The organisation has also reached out to the wider community to enhance understanding of children and young people’s challenges and difficulties following the pandemic to understand how best to support them.
Ashley Rawles, President of The Child Youth and Community Tribunal, said: “There is no doubt that 2020 was a hugely challenging year for us all. It has been my privilege as President to represent such a committed group of individuals who rose to the challenges and adapted to new ways of working. As a result, the children and young people of the Bailiwick were able to continue to be afforded the care and protection of the Tribunal system and were able to take part in the decision-making process.”
Karen Brady (shown in the main picture), the Children’s Convenor, responsible for investigating cases to decide whether a child needs to be referred to the Tribunal, said: “Our overriding priority throughout 2020 was to ensure that the best interests of children and young people remained central to everything we do. While we cannot predict the full impact of the pandemic we know that it has impacted on mental health and wellbeing. It is therefore vital that we remain vigilant to any signs that children or families may need additional help and support. As a holistic organisation that puts young people at the centre of what we do, we are well placed to ensure that they get the help and support that they need when they need it.”
During this time, the organisation also welcomed the extension of the United Nations Convention on the Rights of the Child (UNCRC) to the Bailiwick.
Karen added: “This is a significant milestone in ensuring children’s rights are respected and protected across our islands. We are fortunate in the Bailiwick that some of these rights are embedded in our laws and in the welfare principles that underpin how we carry out our roles. Our Children Law is one of the most progressive in the UK and fully embraces the UNCRC principles of child-friendly justice. We continue to be incredibly proud of the non-adversarial, holistic and child-centred environment we provide for children and their families.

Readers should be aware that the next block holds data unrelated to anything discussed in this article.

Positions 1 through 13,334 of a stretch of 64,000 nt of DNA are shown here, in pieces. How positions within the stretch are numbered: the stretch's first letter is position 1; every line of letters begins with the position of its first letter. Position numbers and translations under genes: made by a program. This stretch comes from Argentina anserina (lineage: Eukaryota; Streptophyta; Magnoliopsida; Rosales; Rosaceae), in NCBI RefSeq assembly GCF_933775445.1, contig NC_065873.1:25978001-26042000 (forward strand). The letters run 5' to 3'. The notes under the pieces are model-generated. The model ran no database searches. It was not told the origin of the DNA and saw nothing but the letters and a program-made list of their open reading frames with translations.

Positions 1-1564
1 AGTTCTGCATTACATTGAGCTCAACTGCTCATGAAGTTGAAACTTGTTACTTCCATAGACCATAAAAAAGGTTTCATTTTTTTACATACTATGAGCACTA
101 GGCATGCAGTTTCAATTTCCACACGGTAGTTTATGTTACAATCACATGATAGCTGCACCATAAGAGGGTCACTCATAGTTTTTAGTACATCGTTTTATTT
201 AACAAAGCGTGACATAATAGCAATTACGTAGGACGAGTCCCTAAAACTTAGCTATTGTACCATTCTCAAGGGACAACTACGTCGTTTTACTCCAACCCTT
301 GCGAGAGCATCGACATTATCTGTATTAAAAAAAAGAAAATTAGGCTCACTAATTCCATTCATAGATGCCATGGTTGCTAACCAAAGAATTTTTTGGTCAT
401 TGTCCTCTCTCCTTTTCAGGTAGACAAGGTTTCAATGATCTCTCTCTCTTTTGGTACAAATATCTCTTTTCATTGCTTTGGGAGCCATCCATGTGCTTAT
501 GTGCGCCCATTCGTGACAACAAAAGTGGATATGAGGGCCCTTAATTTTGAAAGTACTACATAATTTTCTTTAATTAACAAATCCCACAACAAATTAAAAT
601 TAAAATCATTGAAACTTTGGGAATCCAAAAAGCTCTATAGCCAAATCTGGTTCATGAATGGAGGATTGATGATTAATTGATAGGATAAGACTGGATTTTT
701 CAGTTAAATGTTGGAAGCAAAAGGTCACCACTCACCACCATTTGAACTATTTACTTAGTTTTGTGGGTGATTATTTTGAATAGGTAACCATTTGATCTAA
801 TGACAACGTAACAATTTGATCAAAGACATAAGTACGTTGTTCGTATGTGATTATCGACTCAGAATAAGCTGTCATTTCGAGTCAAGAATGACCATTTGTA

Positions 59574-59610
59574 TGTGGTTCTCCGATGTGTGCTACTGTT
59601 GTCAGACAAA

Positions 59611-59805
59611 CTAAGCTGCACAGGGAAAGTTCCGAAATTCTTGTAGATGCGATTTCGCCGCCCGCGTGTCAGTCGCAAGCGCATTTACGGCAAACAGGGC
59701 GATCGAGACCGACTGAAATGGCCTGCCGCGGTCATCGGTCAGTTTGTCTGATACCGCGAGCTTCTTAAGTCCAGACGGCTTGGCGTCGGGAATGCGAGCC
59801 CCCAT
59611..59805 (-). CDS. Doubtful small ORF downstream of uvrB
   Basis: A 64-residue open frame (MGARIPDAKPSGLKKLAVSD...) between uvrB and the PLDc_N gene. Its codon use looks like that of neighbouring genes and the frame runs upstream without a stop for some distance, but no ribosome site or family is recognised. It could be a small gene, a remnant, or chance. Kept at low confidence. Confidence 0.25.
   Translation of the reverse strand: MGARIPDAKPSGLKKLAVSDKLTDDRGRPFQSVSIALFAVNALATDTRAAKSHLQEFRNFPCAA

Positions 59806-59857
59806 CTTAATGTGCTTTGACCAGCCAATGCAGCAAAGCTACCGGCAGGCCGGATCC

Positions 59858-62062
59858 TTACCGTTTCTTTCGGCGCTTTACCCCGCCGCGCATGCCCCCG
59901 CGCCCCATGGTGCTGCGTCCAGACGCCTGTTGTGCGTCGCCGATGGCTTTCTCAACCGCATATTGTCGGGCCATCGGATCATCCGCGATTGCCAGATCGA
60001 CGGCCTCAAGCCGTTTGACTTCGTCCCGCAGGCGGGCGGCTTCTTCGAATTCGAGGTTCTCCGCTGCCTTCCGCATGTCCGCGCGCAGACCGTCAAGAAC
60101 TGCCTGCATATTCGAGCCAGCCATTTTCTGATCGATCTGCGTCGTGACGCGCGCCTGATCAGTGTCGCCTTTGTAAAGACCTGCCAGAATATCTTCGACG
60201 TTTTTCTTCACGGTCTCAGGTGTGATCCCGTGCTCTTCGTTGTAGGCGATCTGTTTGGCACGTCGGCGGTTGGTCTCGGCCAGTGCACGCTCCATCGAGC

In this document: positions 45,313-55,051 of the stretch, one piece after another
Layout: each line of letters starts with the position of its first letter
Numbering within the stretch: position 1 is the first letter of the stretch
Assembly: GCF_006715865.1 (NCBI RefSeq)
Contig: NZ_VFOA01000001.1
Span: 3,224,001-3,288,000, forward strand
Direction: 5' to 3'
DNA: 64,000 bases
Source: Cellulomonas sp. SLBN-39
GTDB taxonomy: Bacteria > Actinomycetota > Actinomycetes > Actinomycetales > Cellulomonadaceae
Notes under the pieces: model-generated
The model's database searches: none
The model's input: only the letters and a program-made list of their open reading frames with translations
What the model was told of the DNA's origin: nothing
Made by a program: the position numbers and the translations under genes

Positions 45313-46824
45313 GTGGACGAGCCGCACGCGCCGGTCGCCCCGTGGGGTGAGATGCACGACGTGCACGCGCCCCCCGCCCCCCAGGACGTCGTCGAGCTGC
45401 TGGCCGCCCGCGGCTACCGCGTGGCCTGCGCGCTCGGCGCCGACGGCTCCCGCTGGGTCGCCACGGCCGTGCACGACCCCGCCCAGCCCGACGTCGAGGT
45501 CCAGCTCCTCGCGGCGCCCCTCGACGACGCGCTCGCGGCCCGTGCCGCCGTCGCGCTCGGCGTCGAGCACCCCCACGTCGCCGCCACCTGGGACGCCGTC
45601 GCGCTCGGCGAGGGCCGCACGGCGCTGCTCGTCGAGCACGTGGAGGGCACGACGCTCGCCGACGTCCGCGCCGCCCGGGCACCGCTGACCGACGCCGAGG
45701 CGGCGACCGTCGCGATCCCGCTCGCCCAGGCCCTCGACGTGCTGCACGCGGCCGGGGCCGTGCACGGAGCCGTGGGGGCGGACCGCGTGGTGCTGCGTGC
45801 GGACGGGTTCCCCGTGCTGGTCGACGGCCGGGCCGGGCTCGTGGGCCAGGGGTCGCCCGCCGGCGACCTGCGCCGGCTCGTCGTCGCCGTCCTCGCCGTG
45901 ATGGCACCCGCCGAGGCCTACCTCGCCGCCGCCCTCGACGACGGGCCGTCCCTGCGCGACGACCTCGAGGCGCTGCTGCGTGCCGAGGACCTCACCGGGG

“The UNCRC however reminds us of our collective responsibility to promote and protect the full range of rights that children are entitled to expect and gives our young people a set of standards to which they can hold us to account.”
Deputy Al Brouard, President of the Committee for Health & Social Care, said: “Protecting children from harm and promoting their health, welfare and development is one of the most important roles for government. The steps that we take to support our young islanders can make a profound effect on them and their families for years to come.
“In a year where much was changed, I thank the Convenor and Tribunal service for their continued efforts and their commitment to maintain their vital services at what was a difficult time as we recover from Covid. As recognised in the Government Work Plan, supporting vulnerable children is a priority for the Assembly and I look forward to continuing to work with the Convenor and Tribunal – along with all other professionals and volunteers who collectively work to protect and support our young people – to ensure that we can together achieve the best possible outcomes for our children.”